Putting a 'HEX' on muscle regeneration

A complex genetic regulatory network mediates the regeneration of adult skeletal muscles. In this issue of the Journal of Clinical Investigation, researchers at the State University of New York Downstate Medical Center in Brooklyn report that HEXIM1, a protein that regulates gene transcription, is important for skeletal muscle regeneration in mice.

M.A.Q. Saddiqui and colleagues found that HEXIM1 blocks gene expression that is required for muscle regeneration after injury.

Mice with a 50% reduction in HEXIM1 exhibited greater muscle mass and function after injury compared to mice with a normal amount of the gene.

These results indicate that HEXIM1 may be a in degenerative muscle diseases.

More information: HEXIM1 controls satellite cell expansion to regulate skeletal muscle regeneration, Journal of Clinical Investigation, 2012.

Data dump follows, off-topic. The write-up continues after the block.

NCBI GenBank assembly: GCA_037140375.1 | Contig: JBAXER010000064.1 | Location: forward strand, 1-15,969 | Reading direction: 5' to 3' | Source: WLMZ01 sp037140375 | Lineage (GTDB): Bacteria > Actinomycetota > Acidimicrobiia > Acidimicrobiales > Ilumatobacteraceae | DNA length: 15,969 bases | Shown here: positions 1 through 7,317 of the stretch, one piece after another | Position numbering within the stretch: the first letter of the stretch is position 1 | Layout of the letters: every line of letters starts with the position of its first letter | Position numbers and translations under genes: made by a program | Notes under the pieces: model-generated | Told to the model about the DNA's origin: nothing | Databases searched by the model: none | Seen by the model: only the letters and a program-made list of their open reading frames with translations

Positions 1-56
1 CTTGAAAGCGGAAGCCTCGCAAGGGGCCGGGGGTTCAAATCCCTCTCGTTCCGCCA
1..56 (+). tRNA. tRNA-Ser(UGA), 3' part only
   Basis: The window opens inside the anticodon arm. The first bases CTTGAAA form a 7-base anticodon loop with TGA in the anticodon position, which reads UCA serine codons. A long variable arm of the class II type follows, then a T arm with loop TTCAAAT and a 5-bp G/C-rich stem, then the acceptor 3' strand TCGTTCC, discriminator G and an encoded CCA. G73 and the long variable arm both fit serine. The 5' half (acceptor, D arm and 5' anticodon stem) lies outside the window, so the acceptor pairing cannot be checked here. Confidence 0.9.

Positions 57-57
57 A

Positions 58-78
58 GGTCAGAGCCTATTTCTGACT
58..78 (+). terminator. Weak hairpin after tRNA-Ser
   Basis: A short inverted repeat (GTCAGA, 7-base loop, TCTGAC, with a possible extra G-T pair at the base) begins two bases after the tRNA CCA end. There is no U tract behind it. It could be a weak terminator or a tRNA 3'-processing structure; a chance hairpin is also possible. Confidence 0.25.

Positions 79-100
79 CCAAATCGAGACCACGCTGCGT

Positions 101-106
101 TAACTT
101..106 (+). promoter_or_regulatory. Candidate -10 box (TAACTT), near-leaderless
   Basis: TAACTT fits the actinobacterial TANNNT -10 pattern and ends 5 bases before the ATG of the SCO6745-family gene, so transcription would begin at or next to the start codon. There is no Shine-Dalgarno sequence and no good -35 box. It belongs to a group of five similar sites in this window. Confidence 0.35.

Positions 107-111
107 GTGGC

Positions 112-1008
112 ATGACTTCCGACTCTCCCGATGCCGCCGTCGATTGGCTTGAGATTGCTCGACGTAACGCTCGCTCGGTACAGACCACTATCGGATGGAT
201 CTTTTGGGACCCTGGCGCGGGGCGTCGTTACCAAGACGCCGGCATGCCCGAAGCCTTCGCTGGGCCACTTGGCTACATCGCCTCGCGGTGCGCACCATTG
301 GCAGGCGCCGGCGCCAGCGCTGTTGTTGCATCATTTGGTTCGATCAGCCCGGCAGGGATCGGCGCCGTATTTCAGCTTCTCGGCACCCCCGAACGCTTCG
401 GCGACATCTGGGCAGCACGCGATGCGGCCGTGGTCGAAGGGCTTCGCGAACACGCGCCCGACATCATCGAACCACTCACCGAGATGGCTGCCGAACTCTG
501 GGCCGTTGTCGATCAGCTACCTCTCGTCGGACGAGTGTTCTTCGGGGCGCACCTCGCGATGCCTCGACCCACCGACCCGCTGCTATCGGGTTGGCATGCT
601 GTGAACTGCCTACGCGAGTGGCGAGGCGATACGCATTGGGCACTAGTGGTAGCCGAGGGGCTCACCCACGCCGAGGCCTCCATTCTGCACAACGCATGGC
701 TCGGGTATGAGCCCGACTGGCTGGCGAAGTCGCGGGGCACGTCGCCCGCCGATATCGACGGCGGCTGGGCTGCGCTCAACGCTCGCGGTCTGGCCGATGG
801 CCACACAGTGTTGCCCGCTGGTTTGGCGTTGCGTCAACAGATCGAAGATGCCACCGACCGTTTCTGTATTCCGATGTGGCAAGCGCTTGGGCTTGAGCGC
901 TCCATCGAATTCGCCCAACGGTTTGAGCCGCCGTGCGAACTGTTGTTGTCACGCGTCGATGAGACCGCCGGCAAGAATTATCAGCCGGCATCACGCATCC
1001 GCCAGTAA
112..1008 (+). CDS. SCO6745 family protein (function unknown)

add to favorites email to friend print save as pdf

Related Stories

'Hulk' protein, Grb10, controls muscle growth

Aug 30, 2012

Scientists have moved closer toward helping people grow big, strong muscles without needing to hit the weight room. Australian researchers have found that by blocking the function of a protein called Grb10 while mice were ...

Recommended for you

Diet affects men's and women's gut microbes differently

12 hours ago

The microbes living in the guts of males and females react differently to diet, even when the diets are identical, according to a study by scientists from The University of Texas at Austin and six other institutions published ...

Researchers explore what happens when heart cells fail

13 hours ago

Through a grant from the United States-Israel Binational Science Foundation, Biomedical Engineering Associate Professor Naomi Chesler will embark upon a new collaborative research project to better understand ...

Stem cells from nerves form teeth

15 hours ago

Researchers at Karolinska Institutet in Sweden have discovered that stem cells inside the soft tissues of the tooth come from an unexpected source, namely nerves. These findings are now being published in the journal Nature and co ...

User comments